sn Look. Earlier Lot “looked up” (v. 10), but here Abram is told by God to do so. The repetition of the expression (Heb “lift up the eyes”) here underscores how the
86 tn Heb “for all the land which you see to you I will give it and to your descendants.”
87 tn The translation “can be counted” (potential imperfect) is suggested by the use of יוּכַל (yukhal, “is able”) in the preceding clause.
88 tn The connective “and” is not present in the Hebrew text; it has been supplied for purposes of English style.
89 tn The Hitpael form הִתְהַלֵּךְ (hithallekh) means “to walk about”; it also can carry the ideas of moving about, traversing, going back and forth, or living in an area. It here has the connotation of traversing the land to survey it, to look it over.
90 tn Heb “the land to its length and to its breadth.” This phrase has not been included in the translation because it is somewhat redundant (see the note on the word “throughout” in this verse).
91 tn Heb “he came and lived.”
92 tn Or “terebinths.”
93 tn The sentence begins with the temporal indicator וַיְהִי (vayÿhi) followed by “in the days of.”
95 tn Or “king of Goyim.” The Hebrew term גּוֹיִם (goyim) means “nations,” but a number of modern translations merely transliterate the Hebrew (cf. NEB “Goyim”; NIV, NRSV “Goiim”).
96 tn Heb “made war.”
sn Went to war. The conflict here reflects international warfare in the Early and Middle Bronze periods. The countries operated with overlords and vassals. Kings ruled over city states, or sometimes a number of city states (i.e., nations). Due to their treaties, when one went to war, those confederate with him joined him in battle. It appears here that it is Kedorlaomer’s war, because the western city states have rebelled against him (meaning they did not send products as tribute to keep him from invading them).
97 sn On the geographical background of vv. 1-2 see J. P. Harland, “Sodom and Gomorrah,” The Biblical Archaeologist Reader, 1:41-75; and D. N. Freedman, “The Real Story of the Ebla Tablets, Ebla and the Cities of the Plain,” BA 41 (1978): 143-64.
98 tn Heb “all these,” referring only to the last five kings named. The referent has been specified as “these last five kings” in the translation for clarity.
99 tn The Hebrew verb used here means “to join together; to unite; to be allied.” It stresses close associations, especially of friendships, marriages, or treaties.
100 sn The Salt Sea is the older name for the Dead Sea.
101 tn The sentence simply begins with “twelve years”; it serves as an adverbial accusative giving the duration of their bondage.
102 tn This is another adverbial accusative of time.
103 sn The story serves as a foreshadowing of the plight of the kingdom of Israel later. Eastern powers came and forced the western kingdoms into submission. Each year, then, they would send tribute east – to keep them away. Here, in the thirteenth year, they refused to send the tribute (just as later Hezekiah rebelled against Assyria). And so in the fourteenth year the eastern powers came to put them down again. This account from Abram’s life taught future generations that God can give victory over such threats – that people did not have to live in servitude to tyrants from the east.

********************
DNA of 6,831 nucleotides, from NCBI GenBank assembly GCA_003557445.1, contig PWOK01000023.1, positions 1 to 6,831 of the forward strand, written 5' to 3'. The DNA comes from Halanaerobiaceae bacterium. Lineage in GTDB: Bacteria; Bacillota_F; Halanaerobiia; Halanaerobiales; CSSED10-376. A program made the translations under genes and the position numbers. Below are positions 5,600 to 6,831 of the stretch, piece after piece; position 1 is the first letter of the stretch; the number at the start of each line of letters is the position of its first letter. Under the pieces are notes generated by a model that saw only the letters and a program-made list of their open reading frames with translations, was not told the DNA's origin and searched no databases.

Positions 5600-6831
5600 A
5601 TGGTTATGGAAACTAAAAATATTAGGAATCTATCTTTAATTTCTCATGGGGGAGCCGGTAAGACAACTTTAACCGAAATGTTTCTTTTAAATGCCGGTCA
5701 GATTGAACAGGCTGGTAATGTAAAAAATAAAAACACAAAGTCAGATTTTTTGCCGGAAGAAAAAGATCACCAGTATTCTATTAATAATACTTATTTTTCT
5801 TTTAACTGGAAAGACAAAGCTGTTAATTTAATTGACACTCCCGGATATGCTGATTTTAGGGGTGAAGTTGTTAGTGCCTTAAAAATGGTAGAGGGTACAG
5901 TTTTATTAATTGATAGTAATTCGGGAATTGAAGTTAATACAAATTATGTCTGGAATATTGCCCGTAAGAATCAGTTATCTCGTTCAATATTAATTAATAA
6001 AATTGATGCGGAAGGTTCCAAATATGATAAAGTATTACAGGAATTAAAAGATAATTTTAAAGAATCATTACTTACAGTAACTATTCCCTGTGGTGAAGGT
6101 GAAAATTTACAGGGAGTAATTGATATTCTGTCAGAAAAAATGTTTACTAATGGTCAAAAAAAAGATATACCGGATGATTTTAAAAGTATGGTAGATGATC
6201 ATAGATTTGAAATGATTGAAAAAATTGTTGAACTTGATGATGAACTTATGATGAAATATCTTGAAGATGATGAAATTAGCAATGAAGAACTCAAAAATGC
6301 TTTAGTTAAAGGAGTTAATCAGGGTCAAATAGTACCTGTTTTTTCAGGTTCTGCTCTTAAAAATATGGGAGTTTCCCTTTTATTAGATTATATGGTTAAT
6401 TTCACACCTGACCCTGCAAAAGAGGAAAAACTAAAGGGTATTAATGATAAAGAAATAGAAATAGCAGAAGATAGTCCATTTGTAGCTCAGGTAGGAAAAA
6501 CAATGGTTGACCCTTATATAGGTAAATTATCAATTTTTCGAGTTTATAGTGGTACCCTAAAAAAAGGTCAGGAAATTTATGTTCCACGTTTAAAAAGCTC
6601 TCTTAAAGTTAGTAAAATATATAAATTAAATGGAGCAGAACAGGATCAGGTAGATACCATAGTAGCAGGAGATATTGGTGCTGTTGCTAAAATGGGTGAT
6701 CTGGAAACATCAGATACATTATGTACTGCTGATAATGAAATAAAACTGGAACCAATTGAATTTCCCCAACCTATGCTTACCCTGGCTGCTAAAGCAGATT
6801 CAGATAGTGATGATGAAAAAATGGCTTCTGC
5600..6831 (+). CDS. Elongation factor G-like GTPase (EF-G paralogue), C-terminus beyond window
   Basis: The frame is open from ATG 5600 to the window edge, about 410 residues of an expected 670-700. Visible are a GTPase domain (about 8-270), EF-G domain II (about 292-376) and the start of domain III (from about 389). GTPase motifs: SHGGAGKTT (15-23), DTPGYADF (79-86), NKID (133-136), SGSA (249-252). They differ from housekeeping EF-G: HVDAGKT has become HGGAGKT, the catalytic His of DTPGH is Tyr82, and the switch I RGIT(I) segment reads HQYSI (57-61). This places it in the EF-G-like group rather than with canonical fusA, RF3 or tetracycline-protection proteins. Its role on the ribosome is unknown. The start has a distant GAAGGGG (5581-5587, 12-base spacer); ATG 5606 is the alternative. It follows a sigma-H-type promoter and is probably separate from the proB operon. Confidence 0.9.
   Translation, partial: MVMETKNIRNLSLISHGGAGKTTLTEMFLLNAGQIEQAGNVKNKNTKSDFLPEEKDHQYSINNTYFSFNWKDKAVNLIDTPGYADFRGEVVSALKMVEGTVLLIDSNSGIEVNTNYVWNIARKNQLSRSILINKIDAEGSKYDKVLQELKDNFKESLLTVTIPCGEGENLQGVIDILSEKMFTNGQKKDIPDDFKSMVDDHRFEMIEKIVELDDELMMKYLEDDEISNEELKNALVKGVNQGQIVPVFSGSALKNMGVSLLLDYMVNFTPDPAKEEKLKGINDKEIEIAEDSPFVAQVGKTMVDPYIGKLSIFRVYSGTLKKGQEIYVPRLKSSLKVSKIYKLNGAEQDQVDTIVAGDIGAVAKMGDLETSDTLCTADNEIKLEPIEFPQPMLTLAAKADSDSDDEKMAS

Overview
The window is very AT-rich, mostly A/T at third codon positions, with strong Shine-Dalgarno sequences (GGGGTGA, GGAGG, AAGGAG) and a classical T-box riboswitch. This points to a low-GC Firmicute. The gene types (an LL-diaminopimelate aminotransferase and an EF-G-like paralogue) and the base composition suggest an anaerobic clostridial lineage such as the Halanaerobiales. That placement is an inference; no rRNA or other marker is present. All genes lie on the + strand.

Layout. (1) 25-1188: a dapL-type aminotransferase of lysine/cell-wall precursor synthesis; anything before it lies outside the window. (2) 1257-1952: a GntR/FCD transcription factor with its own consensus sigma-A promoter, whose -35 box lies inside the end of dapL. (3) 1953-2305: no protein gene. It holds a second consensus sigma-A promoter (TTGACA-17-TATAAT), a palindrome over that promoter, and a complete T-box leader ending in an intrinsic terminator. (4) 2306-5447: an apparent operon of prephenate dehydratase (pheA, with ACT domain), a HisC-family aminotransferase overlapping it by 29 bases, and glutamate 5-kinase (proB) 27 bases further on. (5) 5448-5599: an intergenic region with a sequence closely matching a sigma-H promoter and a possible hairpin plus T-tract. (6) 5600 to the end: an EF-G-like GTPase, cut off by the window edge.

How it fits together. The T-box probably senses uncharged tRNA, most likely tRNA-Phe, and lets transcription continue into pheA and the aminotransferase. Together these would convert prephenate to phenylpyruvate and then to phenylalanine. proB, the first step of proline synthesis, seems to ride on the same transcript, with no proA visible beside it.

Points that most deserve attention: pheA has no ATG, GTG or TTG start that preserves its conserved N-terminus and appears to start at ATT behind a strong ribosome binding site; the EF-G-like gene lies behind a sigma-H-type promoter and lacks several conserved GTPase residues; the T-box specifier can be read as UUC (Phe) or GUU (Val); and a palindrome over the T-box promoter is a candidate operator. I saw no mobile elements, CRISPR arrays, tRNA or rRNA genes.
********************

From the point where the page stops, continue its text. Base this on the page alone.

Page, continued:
104 tn The Hebrew verb נָכָה (nakhah) means “to attack, to strike, to smite.” In this context it appears that the strike was successful, and so a translation of “defeated” is preferable.
105 sn The line of attack ran down the eastern side of the Jordan Valley into the desert, and then turned and came up the valley to the cities of the plain.
106 tn Heb “they returned and came to En Mishpat (that is, Kadesh).” The two verbs together form a verbal hendiadys, the first serving as the adverb: “they returned and came” means “they came again.” Most English translations do not treat this as a hendiadys, but translate “they turned back” or something similar. Since in the context, however, “came again to” does not simply refer to travel but an assault against the place, the present translation expresses this as “attacked…again.”
107 tn Heb “against.”
109 tn The Hebrew text has simply “against.” The word “fought” is supplied in the translation for stylistic reasons.
110 tn Heb “Now the Valley of Siddim [was] pits, pits of tar.” This parenthetical disjunctive clause emphasizes the abundance of tar pits in the area through repetition of the noun “pits.”
sn The word for “tar” (or “bitumen”) occurs earlier in the story of the building of the tower in Babylon (see Gen 11:3).
111 tn Or “they were defeated there.” After a verb of motion the Hebrew particle שָׁם (sham) with the directional heh (שָׁמָּה, shammah) can mean “into it, therein” (BDB 1027 s.v. שָׁם).
112 tn Heb “the rest.”
113 sn The reference to the kings of Sodom and Gomorrah must mean the kings along with their armies. Most of them were defeated in the valley, but some of them escaped to the hills.
115 tn Heb “Lot the son of his brother.”
116 tn Heb “and.”
117 tn Heb “he”; the referent (Lot) has been specified in the translation for clarity.